Fat or fit: a motto for a generation is a decent starting point for personal fitness philosophy. Fortunately-unfortunately, fitness involves exercise. Exercise needs guidance. Guidance is like gold dust, as scarce as hen’s teeth. Random, non-specific aches and pains are routine but it’s the acute or persistent knee complaints I worry about. Most people tend to take their knees for granted. Bear in mind, a painful knee (treated or not) grows older earlier than a normal one!
Whether you are a seasoned athlete, a weekend warrior, or totally laid-back when it comes to exercise, knowing how to protect your knees can mean the difference between a fulfilling lifestyle and long term, strained mobility.
Dr. Miten Sheth, Orthopedic Knee Surgeon, The Knee Clinic says, “Squatting big weights at the gym in the heat of a two-way challenge. For all the fitness enthusiasts out there, it is important to draw the line. Do not venture into high-intensity/heavy workouts without a trainer. Do not over-do an aerobic training session assuming it is easier than weight training. Do not continue a session with any sort of knee pain (niggling or nagging). Do not attempt a new exercise routine without gauging its impact on your knees. Do not join or enter a gym without a proper pair of shoes. All of this to take care of your knees, a little bit!”
Whilst any sudden twist or turn of the knee can theoretically lead to ligament or meniscal injury, we find anterior knee pain to be a far more frequent issue. Dr. Google would search for Patello Femoral Pain Syndrome (PFPS) or Runner’s knee. Several things can bring it on:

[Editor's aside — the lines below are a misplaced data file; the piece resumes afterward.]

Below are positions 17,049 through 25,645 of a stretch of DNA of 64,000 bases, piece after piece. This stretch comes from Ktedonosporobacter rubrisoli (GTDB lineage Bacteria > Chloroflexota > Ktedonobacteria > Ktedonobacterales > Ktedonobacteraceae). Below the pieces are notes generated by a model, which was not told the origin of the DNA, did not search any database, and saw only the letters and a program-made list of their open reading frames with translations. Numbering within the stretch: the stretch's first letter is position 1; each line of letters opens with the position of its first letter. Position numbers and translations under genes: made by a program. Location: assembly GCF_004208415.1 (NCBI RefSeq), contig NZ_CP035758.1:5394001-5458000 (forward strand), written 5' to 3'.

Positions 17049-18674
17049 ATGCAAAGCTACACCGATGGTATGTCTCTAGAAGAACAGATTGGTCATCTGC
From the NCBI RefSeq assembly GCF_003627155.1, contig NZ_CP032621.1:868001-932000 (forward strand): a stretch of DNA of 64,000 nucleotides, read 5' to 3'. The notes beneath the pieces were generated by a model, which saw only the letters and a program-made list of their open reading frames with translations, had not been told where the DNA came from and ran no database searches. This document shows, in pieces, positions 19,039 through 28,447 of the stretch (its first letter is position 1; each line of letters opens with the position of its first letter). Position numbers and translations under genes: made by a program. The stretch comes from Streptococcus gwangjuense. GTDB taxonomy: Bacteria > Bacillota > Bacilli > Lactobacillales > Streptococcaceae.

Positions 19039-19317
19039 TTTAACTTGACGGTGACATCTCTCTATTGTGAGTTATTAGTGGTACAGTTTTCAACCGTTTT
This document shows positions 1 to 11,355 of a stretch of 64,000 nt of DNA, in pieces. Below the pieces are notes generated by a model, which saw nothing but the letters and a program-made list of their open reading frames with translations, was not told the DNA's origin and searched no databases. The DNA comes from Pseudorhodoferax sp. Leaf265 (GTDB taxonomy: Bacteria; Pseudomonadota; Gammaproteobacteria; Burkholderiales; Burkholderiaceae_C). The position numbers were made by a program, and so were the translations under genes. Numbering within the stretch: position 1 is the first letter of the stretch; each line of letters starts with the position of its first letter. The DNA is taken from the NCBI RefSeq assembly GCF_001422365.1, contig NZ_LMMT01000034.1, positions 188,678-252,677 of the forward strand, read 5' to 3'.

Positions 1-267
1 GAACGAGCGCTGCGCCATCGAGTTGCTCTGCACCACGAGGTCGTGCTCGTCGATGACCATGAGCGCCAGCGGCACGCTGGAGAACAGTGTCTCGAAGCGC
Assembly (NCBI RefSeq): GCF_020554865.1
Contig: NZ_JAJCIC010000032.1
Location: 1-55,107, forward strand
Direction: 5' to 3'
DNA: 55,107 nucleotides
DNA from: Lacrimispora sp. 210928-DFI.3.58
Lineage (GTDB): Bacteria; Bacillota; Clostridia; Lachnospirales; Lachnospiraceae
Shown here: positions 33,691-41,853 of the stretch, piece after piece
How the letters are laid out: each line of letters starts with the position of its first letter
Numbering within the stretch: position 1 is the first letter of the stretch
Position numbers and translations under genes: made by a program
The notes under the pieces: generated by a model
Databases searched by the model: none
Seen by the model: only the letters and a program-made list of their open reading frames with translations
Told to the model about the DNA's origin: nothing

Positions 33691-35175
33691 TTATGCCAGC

Overuse. Bending your knee repeatedly or doing a lot of high-stress exercises, like lunges and plyometrics.
A direct hit to the knee. Subtle Malalignment. If any of the bones from your hips to your ankles are out of their correct position, then your kneecap will not move smoothly through its groove, which can cause pain. Problems with your feet like fallen arches (flat feet) or over pronation. These often change the way you walk, which can lead to knee pain.
Weak or unbalanced thigh muscles.
Prevention and treatment are elementary. Avoid overuse or direct injuries to your knees. Wear appropriate shoes (with or without insoles). Work on all muscles for a fair bit and aim to strike a balance in all gym routines. Visit an Orthopedic/ Knee Specialist if anterior knee pain is persistent.
Classic tips to follow include;
With any physical activity there is an inherent risk of injury, and the severity of that risk is dependent on the nature of exercise. Anyone who goes to the gym, who’s exercised before, who’s spent time on fitness, knows that it’s basically a love-hate relationship. We love stronger quadriceps and leaner calves but hate the strains and sprains. The love though, far outweighs the hate.